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When the government comes knocking, you should first hire a lawyer to find out if the new use for your land falls under the public use provision of eminent domain. If not, you could sue to keep your property. Otherwise, you can try waging a public battle. After New Rochelle, N.Y., cited eminent domain in 1999 to build an IKEA, property owners picketed city hall and organized an auto brigade to protest potential traffic congestion. The city dropped the project.
If development is inevitable, fight to get the most money you can. Property owners usually get relocation assistance and payment for the property itself, and you'll generally get to argue your case in a hearing. To get the most dough:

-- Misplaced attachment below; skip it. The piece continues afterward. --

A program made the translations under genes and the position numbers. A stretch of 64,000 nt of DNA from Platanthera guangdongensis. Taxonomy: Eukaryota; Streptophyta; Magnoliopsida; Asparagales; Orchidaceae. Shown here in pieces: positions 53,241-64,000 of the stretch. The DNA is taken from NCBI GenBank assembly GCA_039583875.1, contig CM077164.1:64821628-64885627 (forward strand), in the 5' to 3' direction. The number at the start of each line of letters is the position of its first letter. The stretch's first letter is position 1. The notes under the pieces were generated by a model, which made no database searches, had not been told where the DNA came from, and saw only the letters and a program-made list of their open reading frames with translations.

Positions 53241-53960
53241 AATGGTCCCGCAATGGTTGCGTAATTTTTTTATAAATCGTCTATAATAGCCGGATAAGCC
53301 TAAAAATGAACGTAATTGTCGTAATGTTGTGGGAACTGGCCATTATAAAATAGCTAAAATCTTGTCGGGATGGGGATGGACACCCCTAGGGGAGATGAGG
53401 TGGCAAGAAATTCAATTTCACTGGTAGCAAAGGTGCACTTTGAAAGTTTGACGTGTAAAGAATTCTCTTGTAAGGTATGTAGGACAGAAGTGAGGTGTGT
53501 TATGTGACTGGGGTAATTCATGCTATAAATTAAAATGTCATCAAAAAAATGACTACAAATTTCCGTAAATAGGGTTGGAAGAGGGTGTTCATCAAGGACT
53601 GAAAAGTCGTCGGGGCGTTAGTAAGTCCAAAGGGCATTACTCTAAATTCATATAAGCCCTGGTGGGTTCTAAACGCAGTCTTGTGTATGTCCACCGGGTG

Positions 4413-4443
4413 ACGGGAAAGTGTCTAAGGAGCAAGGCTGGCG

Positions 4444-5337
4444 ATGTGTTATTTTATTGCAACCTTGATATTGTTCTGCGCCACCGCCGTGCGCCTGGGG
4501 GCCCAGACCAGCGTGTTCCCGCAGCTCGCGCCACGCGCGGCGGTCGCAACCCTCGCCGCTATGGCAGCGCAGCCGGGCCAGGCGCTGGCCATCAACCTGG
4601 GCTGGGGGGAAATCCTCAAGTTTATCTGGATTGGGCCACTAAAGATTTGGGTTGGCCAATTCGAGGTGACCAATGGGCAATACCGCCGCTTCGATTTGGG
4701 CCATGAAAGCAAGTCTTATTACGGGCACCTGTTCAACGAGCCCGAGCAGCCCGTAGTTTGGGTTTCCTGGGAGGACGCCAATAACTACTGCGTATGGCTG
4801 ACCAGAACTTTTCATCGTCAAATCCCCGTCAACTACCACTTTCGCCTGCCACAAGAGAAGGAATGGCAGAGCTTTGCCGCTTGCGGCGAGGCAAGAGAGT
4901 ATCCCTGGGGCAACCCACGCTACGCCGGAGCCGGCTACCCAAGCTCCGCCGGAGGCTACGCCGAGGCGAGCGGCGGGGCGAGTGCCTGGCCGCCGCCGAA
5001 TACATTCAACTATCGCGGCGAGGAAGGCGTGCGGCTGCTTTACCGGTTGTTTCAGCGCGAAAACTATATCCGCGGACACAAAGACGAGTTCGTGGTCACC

* Choose your words carefully when the government comes for a visit, often unannounced. "Whatever you say can be misconstrued," says Alan Ackerman, of Ackerman & Ackerman in Troy, Mich.
* Have an experienced appraiser value your business. Recent sale prices of other properties may not reflect what yours is worth.
* Avoid property tax reassessments. Now is not the time to reduce the appraised value of your property.
* Maintain your property, rather than letting it deteriorate. In these cases, appearances really do matter.